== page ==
03/05/2018 - 14:34

ACCC, milk producers at odds

03/05/2018 - 14:34

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Milk production in Western Australia has recovered to levels approaching those before the industry’s deregulation nearly two decades ago, a recent report has found, while the number of milk-producing farms in the state has fallen significantly.

ACCC, milk producers at odds
One of the report’s major conclusions was that an ongoing price war among major retailers selling milk at $1 per litre had little impact of farmgate prices.

Milk production in Western Australia has recovered to levels approaching those before the industry’s deregulation nearly two decades ago, a recent report has found, while the number of milk-producing farms in the state has fallen significantly.

WA dairy farmers produced 380 million litres of milk in the 2017 financial year, slightly below the 389 million litres level of 2000-01 when the industry was deregulated, according to the Australian Competition and Consumer Commission dairy inquiry.

That was up from as low as 319 million litres in the year to June 2008, and just less than the post-deregulation peak of 387 million litres in the 2016 financial year.

During that period, the inquiry found, the number of dairy farms in WA fell from 500 to 150.

It means average production per farm increased from less than 1 million to about 2.5 million litres, driving economies of scale.

The cost of production is still higher in WA than most other states, however, and most supply goes into the local market rather than being exported.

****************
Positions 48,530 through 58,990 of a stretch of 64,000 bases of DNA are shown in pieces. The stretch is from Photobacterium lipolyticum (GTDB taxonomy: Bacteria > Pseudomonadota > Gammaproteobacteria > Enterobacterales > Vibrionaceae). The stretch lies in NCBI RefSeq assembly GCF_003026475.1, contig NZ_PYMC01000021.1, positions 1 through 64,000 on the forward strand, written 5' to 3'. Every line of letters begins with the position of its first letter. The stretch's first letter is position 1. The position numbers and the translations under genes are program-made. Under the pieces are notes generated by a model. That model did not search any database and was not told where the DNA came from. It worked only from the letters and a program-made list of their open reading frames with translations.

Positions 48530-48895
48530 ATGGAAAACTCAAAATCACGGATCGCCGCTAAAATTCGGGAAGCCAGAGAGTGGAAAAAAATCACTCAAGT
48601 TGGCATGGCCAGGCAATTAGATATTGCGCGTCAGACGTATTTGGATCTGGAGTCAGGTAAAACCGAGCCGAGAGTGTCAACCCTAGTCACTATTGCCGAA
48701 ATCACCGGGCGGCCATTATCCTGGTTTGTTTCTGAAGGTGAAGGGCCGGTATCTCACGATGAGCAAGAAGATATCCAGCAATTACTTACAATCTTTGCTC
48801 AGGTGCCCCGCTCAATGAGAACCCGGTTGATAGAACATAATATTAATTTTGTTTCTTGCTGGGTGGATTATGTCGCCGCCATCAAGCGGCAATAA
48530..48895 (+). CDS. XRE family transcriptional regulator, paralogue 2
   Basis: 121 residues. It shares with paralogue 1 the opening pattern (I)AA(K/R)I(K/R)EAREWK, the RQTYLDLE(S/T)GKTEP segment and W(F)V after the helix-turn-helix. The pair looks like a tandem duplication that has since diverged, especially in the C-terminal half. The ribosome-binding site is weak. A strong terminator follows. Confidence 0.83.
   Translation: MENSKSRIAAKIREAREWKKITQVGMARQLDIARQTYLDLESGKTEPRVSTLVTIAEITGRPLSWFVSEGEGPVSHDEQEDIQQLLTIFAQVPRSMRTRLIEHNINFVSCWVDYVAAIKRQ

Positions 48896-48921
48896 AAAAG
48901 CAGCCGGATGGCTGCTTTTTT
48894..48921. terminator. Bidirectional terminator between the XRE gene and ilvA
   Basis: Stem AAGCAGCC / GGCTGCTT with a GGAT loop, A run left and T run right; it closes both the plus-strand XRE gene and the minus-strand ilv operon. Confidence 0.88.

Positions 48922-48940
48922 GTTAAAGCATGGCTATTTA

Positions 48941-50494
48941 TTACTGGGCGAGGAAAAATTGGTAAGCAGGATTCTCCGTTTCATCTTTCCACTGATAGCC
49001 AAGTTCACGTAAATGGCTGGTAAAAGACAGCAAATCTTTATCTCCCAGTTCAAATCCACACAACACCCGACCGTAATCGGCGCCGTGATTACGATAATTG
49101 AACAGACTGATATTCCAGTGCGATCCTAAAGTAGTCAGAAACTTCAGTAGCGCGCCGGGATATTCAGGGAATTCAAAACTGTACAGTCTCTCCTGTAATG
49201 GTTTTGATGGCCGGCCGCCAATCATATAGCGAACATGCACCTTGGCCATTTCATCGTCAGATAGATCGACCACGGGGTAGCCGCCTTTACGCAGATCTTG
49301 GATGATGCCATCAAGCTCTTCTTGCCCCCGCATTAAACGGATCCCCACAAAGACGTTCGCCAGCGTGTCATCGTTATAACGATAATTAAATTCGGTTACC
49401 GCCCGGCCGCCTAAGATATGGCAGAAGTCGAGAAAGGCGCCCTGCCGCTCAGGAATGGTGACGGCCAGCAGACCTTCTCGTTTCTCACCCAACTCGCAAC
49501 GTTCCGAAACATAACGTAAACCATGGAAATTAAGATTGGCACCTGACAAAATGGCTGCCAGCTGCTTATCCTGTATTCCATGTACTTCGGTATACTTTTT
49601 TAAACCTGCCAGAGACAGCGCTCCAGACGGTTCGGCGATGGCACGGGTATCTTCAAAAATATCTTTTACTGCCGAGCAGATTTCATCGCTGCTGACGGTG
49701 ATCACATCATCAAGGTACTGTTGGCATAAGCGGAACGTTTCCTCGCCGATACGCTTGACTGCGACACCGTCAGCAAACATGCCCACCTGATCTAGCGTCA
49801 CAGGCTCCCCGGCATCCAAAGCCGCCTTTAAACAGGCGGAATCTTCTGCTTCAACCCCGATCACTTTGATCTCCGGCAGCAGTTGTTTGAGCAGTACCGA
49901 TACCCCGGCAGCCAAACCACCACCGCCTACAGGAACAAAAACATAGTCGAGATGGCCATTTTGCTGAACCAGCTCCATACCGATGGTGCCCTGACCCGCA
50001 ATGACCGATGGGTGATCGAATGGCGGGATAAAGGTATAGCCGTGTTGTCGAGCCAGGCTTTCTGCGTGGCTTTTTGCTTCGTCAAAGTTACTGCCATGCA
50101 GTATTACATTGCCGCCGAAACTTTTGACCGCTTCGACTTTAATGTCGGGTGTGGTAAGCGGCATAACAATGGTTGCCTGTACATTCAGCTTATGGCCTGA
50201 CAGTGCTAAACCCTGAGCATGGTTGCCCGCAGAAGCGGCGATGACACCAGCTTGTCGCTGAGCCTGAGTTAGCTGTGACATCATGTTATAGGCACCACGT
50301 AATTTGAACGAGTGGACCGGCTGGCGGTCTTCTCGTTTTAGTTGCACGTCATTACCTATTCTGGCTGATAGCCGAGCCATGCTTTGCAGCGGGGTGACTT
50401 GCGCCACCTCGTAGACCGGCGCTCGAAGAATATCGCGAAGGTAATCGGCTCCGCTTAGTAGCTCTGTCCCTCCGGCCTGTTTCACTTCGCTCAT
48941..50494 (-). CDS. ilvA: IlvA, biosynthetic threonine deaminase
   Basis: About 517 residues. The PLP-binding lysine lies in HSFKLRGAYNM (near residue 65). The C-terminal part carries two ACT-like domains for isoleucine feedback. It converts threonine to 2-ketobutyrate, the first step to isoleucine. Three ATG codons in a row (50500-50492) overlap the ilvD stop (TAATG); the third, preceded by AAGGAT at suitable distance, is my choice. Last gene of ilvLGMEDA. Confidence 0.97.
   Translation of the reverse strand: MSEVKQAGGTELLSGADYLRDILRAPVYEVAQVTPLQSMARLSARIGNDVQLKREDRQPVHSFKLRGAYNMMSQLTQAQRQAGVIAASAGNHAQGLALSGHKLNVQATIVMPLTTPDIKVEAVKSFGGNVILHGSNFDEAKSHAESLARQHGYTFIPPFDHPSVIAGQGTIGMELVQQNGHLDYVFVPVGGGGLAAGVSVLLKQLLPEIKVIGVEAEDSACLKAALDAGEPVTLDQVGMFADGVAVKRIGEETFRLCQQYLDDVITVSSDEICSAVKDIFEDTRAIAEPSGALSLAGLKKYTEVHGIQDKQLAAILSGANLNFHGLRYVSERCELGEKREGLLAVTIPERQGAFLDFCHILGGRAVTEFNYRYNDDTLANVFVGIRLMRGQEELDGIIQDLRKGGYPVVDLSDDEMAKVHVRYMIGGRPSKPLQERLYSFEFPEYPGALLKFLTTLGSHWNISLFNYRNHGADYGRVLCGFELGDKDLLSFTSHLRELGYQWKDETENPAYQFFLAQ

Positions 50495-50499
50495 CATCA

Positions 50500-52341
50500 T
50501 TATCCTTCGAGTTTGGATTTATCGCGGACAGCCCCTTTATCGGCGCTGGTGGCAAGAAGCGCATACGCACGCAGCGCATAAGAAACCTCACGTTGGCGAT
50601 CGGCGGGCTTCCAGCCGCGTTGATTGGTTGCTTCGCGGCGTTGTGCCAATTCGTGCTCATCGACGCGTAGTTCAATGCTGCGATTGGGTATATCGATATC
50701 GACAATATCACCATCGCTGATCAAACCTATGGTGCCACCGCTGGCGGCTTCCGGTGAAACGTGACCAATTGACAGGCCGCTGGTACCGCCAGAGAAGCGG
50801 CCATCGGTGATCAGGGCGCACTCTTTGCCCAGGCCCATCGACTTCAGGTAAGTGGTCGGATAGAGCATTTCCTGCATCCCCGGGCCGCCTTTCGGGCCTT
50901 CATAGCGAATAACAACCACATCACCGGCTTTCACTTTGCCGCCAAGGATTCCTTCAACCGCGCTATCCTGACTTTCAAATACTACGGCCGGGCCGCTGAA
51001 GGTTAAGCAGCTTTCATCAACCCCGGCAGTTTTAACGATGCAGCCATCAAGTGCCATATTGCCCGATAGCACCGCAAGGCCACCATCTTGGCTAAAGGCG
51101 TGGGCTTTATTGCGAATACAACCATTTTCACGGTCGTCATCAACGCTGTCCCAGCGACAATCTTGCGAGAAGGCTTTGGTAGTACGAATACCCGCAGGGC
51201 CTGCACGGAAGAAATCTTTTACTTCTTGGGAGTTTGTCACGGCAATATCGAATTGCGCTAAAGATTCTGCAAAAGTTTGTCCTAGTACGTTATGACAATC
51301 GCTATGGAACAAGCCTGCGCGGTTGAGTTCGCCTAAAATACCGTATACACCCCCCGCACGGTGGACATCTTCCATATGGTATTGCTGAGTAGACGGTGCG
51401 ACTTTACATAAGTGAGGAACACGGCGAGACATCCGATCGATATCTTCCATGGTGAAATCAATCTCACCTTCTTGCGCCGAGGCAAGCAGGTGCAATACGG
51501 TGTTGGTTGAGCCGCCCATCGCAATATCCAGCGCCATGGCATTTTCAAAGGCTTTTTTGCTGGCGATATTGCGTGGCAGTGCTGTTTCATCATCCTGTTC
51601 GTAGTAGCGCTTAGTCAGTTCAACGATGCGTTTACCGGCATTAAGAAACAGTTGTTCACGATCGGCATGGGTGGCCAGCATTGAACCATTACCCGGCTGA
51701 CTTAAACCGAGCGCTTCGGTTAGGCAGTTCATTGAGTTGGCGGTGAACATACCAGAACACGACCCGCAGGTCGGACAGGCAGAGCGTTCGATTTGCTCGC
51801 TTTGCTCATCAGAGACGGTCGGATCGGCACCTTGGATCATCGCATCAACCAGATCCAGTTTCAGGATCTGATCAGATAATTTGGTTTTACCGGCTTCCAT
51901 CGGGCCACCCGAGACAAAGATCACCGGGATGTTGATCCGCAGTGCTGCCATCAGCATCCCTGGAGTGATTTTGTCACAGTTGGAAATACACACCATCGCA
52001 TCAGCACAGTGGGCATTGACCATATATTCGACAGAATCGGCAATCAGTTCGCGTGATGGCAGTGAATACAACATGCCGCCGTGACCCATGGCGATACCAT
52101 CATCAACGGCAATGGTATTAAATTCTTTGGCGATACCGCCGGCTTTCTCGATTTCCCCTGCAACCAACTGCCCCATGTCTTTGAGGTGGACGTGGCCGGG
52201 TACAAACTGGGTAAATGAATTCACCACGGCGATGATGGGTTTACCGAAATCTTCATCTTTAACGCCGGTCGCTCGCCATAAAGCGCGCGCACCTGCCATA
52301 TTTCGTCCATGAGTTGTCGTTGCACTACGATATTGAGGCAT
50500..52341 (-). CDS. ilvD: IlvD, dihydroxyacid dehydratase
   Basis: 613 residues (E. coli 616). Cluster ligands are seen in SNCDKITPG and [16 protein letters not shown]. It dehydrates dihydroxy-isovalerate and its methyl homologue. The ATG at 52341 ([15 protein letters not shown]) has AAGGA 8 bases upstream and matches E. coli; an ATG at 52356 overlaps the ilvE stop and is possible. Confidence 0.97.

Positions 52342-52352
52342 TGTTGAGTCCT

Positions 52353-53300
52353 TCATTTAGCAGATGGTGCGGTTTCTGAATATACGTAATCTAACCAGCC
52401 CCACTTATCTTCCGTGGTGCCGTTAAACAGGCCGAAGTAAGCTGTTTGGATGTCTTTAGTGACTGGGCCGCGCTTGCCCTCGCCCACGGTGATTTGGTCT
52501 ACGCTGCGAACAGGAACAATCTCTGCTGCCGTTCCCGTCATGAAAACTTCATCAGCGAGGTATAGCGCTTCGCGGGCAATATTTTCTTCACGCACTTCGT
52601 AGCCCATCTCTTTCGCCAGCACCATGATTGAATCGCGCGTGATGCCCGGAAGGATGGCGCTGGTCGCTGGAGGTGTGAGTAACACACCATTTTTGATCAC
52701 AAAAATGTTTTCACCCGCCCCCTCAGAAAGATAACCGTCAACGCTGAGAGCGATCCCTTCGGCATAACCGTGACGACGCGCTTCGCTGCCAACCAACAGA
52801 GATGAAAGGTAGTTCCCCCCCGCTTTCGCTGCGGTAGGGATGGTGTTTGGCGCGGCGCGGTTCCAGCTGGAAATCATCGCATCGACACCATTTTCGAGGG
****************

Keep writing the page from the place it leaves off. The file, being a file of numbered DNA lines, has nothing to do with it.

Local prices are still loosely linked to global prices through the east coast market, as falling international prices will mean more interstate milk flows to WA, adjusting for transport costs.

Low population growth in recent years in WA has meant milk demand has been stable.

“Stable per capita consumption of domestically consumed dairy products means processor demand for raw milk in (WA) is also relatively static,” the ACCC report said.

“Even if processors experience an increase in wholesale prices and margins, they are faced with relatively fixed demand and thus have little incentive to invest in expanding capacity.

“As such, increases or decreases in domestic retail and wholesale prices for dairy products do not affect processors’ incentives to secure more milk or defend their share of the milk pool and therefore do not influence farmgate prices in the northern and WA regions.”

One of the report’s major conclusions was that an ongoing price war among major retailers selling milk at $1 per litre had little impact of farmgate prices.

“Farm exit trends in the higher cost regions (WA and northern Australia) have not changed in response to the introduction of $1/L milk,” the report said.

“Total farm numbers, output and profitability trends have not changed since the introduction of $1/L milk (either).”

WAFarmers dairy section president Michael Partridge disagreed.

“The ACCC has failed to recognise that a reduction in the price of private label milk caused a significant decline in the value of all milk sold, essentially dragging the market down,” Mr Patridge said.

“To say $1/L milk does not or will not affect farmgate prices, especially in WA, is flawed and we are frustrated that the report has not detailed how much it costs the supply chain.”

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